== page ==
One Christmas when I was a kid, I woke on Christmas morning feeling really ill. My family was of the “pull yourself together” variety when it came to illness but even they could see there was something wrong with me.
And as the time for Christmas dinner approached I didn’t feel much better and obviously I didn’t look it either. Concerned relatives would look at me every once in a while and say, “Well I hope he’ll be able to have some Christmas dinner. Maybe just a nice piece of turkey without any of the trimmings.”
And this was a problem, because if they’d known me better and if I’d have the nerve to tell them, the truth was I didn’t care about the turkey at all, it was only the trimmings I really liked. The stuffing, the chipolatas, the bread sauce, these were the things I wanted to eat. And the roast potatoes, of course.
Surprisingly little has changed. I like smoked salmon for the lemon juice and black pepper. I like snails for the garlic butter. And when it comes to Christmas pudding, what I really enjoy is pouring brandy over it and setting it on fire.
Christmas mince pies, however, seem to fall into a different category. They really do fill me with a deep and intense nostalgia. I always say I love them and that they’re part of what I miss most about not being in England for Christmas. My mother made a pretty good mince pie, but more than that, in England, several varieties of mince pie can be found in every corner shop, whereas in LA the mince pie seems to be a rare gourmet treat. Or, of course, people just find 'em disgusting.
And you know, sometimes I’m not sure if I actually like the taste of mince pies, or whether I like them because I’m just associating them with a search for lost time. So, since, this has been a jelly-positive year, I decided to make a dessert of mincemeat jelly.
We didn't do anything very clever, just crumbled a pack of None Such “condensed” mincemeat into a pan, and rehydrated it with hot water in which a pack of orange flavor Jell-O had been dissolved. Bompas and Parr, I know, would be horrified, and subtler versions are obviously doable.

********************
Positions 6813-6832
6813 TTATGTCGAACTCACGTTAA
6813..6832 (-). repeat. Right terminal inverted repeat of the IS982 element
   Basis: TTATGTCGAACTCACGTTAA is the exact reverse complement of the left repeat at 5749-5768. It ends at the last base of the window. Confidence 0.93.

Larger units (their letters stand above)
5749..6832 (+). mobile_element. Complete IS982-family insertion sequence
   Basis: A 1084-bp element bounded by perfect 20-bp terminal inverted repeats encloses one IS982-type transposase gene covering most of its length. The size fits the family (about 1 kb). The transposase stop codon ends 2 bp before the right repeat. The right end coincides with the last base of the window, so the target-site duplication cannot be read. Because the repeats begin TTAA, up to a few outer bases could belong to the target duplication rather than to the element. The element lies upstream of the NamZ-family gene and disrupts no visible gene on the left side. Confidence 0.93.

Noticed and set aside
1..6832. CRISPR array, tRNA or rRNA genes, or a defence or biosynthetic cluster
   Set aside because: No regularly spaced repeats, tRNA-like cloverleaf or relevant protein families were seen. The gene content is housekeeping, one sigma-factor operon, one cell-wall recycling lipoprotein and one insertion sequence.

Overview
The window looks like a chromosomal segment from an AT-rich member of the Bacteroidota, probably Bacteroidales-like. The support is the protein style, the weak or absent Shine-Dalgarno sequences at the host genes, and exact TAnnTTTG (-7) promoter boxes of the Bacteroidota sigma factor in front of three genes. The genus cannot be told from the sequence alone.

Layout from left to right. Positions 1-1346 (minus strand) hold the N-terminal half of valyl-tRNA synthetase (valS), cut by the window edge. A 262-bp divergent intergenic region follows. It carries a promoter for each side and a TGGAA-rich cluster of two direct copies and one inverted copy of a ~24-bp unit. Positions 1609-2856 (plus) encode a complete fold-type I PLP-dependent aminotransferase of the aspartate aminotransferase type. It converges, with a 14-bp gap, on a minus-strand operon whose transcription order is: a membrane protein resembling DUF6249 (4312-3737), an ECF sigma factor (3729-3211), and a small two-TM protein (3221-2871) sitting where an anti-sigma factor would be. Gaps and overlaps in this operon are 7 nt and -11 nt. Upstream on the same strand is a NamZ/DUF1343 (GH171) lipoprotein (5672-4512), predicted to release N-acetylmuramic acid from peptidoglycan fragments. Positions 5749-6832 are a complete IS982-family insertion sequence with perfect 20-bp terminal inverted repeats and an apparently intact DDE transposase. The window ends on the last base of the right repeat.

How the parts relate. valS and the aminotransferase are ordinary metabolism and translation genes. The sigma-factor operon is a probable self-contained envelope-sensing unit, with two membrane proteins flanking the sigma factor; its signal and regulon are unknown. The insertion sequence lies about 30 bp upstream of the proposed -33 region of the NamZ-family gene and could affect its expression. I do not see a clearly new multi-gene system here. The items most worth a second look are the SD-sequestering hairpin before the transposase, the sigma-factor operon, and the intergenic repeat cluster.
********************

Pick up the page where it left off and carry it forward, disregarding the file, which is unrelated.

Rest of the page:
I still haven’t committed to acquiring some really good jelly moulds so I used some martini glasses and plastic cups. You don’t have to turn them out, but it’s more fun if you do, even if they look like this. Do click on it to get a close up.
I’m sure I can't be the first person to have tried this, but it’s a new one on me, and in the Nicholson household it amounts to a brand new nostalgia-free, Christmas food ritual. Or it will if we do it again next year. Hey, and believe it or not, they taste absolutely great. It seems I actually do like mincemeat a very great deal. Happy Christmas. May your eating may be merry and bright.
hahahaha! that's weird.ReplyDelete
Mincemeat is really easy to make!I make it every year around the end of November & I'm not even a good cook. all you need is stewing beef, suet,apples,raisins, currents,sugar,molasses,coffee(espresso)and some kind of liquid like juice or beer.I like to use the Chinese 5 spice - it comes with it's own bouquet garnit bag!Just plop that in with the beef & some water for a couple of hours, take out the meat & dice it , then put everything back in the pot & cook for another 2 - 4 hours - that's it! as it's cooling I like dousing it with some scotch. Your house will smell like Christmas - the best part. Just eat it all by Feb 2nd or it's bad luck...
Jan, if you're reading this, are you in America? And if so where do you get your suet?ReplyDelete
Back in England my mom used to buy Atora - packeted beef suet - available in every corner shop - but in the US I've only ever been able to buy the vegetable variety. Or is this one of those "make friends with your butcher" type arrangements?
Sorry - meant Jen, not Jan. Rotten proofreading.ReplyDelete